home | categories | readme


I was lucky enough to do a couple of art technician jobs alongside the incredibly generous Graham Ensor. Like most techs, he's an artist as well, but he's also an important meteorite collector. During breaks he would bring in different samples and discuss their origins, the different features that can be observed from their surface and the stories that went along with each of them. Graham gave me a small piece of meteorite Northwest Africa 869.

"Chondrites are named for their most prominent feature - millimeter-sized spherical bodies called chondrules. These chondrules (from the Greek for small sphere) formed 4.5 billion years ago in the Solar Nebula - the cloud of gas and dust from which the Sun, planets, asteroids, and comets formed. Chondrules are not found in terrestrial rocks. These chondrules, along with small mineral grains, accreted to form asteroids during the birth of the Solar System. Chondrites are, by far, the most abundant type of stony meteorite." - NASA.

Information about different meteorites is collected online at various places. The table below is pulled from The Meteorological Society website. The full listing for NWA 869 is here.

Revised classification and description. Submitted by K. Metzler, IfP, with data from Metzler et al. (2011) and Welten et al. (2011).
Physical characteristics: Most samples are individual meteorites but some fragments (mostly >1 kg) also occur. In most cases the fusion crust has been polished or ablated by wind erosion. Many samples are more severely affected and show faces with deep wind erosion features. Fracture faces, formed by ground collision, show a typical gray-green color and sometimes visible brecciation (light and/or dark clasts). Due to the coarseness of this breccia, there are some stones that consist of only a single lithology.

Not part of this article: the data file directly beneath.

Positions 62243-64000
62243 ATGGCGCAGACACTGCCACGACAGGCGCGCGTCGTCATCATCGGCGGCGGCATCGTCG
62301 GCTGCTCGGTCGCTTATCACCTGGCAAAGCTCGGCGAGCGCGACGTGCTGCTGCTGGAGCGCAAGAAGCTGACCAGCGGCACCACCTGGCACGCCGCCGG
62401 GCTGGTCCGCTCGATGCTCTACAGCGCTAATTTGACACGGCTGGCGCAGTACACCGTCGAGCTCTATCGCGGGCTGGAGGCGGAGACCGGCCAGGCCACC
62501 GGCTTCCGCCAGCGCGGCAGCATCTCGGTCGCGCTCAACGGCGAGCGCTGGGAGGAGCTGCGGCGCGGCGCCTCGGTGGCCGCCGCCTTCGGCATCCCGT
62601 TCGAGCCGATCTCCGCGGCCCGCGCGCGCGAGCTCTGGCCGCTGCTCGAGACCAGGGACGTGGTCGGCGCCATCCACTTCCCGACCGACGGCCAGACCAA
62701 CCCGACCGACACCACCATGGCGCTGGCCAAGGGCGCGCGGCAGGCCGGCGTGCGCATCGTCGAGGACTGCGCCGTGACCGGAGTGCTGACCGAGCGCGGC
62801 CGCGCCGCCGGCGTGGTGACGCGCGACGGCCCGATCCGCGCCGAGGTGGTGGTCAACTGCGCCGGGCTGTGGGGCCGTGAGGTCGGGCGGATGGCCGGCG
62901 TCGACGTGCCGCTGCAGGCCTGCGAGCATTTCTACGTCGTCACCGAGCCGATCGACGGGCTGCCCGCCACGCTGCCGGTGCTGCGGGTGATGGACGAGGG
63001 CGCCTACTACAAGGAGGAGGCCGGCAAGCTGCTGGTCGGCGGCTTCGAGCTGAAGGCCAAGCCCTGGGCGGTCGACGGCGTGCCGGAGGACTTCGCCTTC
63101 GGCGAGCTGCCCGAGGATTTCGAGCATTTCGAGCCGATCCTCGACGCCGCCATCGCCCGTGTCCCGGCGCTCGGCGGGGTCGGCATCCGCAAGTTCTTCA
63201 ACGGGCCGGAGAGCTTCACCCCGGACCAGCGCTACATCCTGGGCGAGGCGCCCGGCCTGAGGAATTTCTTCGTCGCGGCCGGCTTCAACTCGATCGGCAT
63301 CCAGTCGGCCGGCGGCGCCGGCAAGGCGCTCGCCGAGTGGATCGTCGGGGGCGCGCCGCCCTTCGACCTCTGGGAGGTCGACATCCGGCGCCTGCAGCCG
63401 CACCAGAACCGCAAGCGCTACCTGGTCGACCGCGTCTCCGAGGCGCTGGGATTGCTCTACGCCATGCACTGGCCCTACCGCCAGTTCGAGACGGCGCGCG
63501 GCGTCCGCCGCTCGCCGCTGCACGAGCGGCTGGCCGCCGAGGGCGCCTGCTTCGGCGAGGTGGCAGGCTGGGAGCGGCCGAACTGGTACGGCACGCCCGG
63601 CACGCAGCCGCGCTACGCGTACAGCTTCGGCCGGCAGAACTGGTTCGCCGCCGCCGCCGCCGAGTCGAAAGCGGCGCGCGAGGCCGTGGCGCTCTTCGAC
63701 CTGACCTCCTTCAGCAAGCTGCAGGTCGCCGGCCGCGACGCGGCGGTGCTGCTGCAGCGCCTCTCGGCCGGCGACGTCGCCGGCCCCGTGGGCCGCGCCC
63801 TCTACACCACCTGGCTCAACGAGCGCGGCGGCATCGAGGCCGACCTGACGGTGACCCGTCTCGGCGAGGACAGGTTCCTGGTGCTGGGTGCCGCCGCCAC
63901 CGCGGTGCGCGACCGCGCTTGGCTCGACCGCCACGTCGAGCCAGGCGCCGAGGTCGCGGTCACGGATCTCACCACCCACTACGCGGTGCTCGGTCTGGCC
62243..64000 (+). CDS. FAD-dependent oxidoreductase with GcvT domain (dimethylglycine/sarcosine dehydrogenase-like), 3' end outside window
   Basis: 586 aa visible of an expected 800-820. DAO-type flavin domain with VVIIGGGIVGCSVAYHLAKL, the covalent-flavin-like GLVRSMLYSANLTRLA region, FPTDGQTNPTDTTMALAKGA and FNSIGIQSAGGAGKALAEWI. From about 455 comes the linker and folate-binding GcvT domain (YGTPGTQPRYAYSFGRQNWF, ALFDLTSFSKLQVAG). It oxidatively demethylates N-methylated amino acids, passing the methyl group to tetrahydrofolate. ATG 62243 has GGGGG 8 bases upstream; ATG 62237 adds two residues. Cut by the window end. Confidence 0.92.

Petrography: This chondritic breccia consists of about 75 vol% matrix with unequilibrated and equilibrated L-chondrite clasts (up to 5.5 cm), some of which display shock-darkening. Impact melt-rock clasts, themselves either clast-free or clast-poor, also occur and are strongly depleted in Fe,Ni metal and sulfide.
Geochemistry: Northwest Africa 869 is a regolith breccia, containing solar noble gases and preirradiated lithologies. Olivine in lithic clasts: Fa0.2-49.2; olivine in matrix: Fa10.3-29.3; low-Ca pyroxene in lithic clasts: Fs2.1-35.9; low-Ca pyroxene in matrix: Fs7.0-23.9. Bulk oxygen isotopes: δ17O = 3.52; δ18O = 4.67; Δ17O = 1.09 per mil. Terrestrial age: 4.4 ± 0.7 ka. Preatmospheric meteoroid size and mass: 225 ± 25 cm, 120-230 T.
Classification: Because NWA 869 contains unequilibrated clasts, its classification is revised to L3-6.

I'll link a photo of my piece of NWA 869 below. It's cool to the touch and feels heavy. One side is a smoothed irregular dome. This is the fusion crust. This part is formed as the rock enters the earths atmosphere and the surface melts in the extreme heat. It solidifies to a smooth dark glass. This surface has been weathered in the desert and cracked in a leathery pattern. The other side is flatter and has a kind of mottled roughness.

type url description
image rnwa869-dithered.png dithered image of NWA 869 piece.
image nwa869-fusioncrust-dithered.png dithered image of fusion crust side of NWA 869 piece.

categories: text

~gg 02/23